Promise Zones or Economic Freedom Zones: What’s Paul’s Take?

Promise Zones or Economic Freedom Zones: What’s Paul’s Take?

Income inequality, anti-poverty programs, these are the buzzwords starting 2014. Now Obama has just announced Economic Freedom—, wait, Promise Zones and he’s reaching out to Republicans like our Rand Paul and Mitch McConnell. There’s some familiar ideas being proposed but Paul feels more could be done.

So what is a ‘Promise Zone’?

According to the Wall Street Journal, “[it’s] an effort that will lend federal support [i.e. federal grants and tax incentives] to areas with high poverty rates to increase economic security, expand educational opportunities, increase access to quality, affordable housing, improve public safety and create jobs.”

It’s an initiative that’s taken a year to form, according to The Washington Times. Five of eventually 20 “promise zones” have already been selected: San Antonio, Philadelphia, Los Angeles, Paul’s own southeastern Kentucky and the Choctaw Nation of Oklahoma.

What perplexes Paul the most about this selection is….where’s Detroit? At least his Economic Freedom Zones addressed Detroit right away. Although there is 15 “promise zones” left, it would be questionable if it wasn’t included later.

Meanwhile, a section of Kentucky has been selected, but Paul feels that it won’t be received without criticism. Most Kentuckians feel that Obama’s “War on Coal” is what created their economic plight to begin with.

So how are these ‘Promise Zones’ getting funded?

No figures have been officially thrown out but:

White House press secretary Jay Carney said the proposal is aimed at speeding grants that are already available, rather than coming up with new federal money. The administration also envisions creating partnerships with private enterprise to encourage investment in the zones. (Washington Times)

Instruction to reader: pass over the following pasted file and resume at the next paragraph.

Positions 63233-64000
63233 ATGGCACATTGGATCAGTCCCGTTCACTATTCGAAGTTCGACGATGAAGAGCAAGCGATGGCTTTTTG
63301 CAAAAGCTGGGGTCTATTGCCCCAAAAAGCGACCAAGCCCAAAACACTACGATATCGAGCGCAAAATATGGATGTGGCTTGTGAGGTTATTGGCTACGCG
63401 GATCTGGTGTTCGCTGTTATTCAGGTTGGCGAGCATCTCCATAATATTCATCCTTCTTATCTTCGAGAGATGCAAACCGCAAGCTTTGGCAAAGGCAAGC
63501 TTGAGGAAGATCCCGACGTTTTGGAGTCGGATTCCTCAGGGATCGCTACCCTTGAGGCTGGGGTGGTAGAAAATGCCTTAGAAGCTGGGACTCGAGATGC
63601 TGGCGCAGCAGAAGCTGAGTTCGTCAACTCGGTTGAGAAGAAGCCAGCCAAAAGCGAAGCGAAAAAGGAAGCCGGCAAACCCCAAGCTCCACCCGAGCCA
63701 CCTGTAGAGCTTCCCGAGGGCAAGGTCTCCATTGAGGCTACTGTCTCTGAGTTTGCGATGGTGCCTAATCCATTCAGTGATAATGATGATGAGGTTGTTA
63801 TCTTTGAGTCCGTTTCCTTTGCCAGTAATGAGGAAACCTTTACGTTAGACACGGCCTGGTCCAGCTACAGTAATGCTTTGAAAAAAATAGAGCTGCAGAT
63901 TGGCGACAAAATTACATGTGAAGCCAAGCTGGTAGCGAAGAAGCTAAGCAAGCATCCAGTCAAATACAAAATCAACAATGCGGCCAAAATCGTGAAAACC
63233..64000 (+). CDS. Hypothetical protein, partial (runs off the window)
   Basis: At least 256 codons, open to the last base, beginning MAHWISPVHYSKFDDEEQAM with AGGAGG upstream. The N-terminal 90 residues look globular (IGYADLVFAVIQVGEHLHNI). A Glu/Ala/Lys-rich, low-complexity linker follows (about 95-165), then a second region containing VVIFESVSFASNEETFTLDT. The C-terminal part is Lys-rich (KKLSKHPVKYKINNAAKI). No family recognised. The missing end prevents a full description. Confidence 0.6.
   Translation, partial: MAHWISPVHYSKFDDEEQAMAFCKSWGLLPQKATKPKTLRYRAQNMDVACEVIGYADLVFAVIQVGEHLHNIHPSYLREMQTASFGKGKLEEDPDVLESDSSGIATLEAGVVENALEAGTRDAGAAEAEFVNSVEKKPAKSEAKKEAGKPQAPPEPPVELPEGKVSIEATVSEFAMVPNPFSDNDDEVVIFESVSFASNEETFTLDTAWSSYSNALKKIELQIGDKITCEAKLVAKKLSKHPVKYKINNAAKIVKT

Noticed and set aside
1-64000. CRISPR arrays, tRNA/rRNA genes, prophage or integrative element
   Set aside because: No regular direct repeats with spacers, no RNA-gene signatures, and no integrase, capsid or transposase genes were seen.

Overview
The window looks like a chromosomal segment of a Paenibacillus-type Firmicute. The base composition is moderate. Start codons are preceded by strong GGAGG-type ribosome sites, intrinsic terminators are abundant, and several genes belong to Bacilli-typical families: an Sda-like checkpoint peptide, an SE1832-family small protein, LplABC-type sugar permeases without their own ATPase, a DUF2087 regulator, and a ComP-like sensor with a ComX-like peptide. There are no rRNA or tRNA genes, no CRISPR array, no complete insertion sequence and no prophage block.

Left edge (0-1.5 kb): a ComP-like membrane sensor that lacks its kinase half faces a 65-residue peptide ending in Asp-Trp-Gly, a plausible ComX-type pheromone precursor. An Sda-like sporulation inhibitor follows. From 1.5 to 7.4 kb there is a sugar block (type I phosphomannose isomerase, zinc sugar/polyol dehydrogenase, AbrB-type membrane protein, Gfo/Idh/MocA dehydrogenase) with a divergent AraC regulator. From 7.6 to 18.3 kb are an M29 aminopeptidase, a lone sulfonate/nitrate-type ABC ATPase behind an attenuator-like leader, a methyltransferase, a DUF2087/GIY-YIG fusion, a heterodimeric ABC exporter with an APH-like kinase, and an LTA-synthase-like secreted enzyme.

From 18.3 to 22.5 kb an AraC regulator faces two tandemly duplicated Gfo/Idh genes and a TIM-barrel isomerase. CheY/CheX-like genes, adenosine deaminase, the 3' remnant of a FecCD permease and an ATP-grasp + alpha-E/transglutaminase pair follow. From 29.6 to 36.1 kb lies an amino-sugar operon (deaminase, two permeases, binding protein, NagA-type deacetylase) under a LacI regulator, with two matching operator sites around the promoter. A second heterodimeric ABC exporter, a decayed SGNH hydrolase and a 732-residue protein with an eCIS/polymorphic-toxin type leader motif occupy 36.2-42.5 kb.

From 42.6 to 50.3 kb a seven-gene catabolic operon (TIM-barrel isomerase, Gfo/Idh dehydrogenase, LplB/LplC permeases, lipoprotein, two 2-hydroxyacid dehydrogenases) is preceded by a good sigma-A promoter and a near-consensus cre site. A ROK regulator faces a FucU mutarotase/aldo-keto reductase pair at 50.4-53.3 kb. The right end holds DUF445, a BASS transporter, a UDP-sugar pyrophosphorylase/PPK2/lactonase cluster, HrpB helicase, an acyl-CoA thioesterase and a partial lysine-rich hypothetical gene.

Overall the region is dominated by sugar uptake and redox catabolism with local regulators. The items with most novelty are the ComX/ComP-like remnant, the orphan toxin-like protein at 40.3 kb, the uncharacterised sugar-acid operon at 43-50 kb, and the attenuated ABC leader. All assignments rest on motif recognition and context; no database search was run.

Essentially, when these zones apply for federal grants and loans, they’ll be given “a competitive advantage.” But it’s kind of a ploy. Obama is trying to appease Republicans ahead of time by saying that ‘we’re not really going to ask for more money because we’re offering what already exists.’ Right. We’ll see how this works out.

By the way, the “Promise Zone” designation will last for a length of 10 years according to Dave Boyer of the Washington Times.

The president also has called on Congress to offer tax credits in these communities to attract businesses and create jobs, but no action has been taken yet. (WSJ)

What’s Paul’s take on “Promise Zones”?

“I think the good news is the sentiment, and I think his motives are in the right place,” Paul said. “The only concern I have is that some of the thoughts as far as government grants aren’t new ideas. I’m not saying I’m opposed to what he’s doing. I’m just concerned that it’s not enough, and that it isn’t different from what we’re doing…to have the effect that we all want.” (ABC News)

Paul feels that tax cuts, not grants, would be more effective.

“Government grants largely haven’t worked,” Mr. Paul said. “I’m not asking Houston to bail out Appalachia, I’m asking Appalachia to bail themselves out. What we’ve done in the past hasn’t really worked.”

Boyer of the Washington Times backs Paul’s claiming by saying that while “similar programs to revitalize ailing communities have been tried by presidents ranging from John F. Kennedy to George H.W. Bush to Bill Clinton…Overall, government has spent more than $20 trillion on anti-poverty programs…[and] the poverty rate in America has declined only from about 17 percent in 1965 to 15 percent today.”

WATCH: Rand Paul Discuss Promise Zones Before The Announcement
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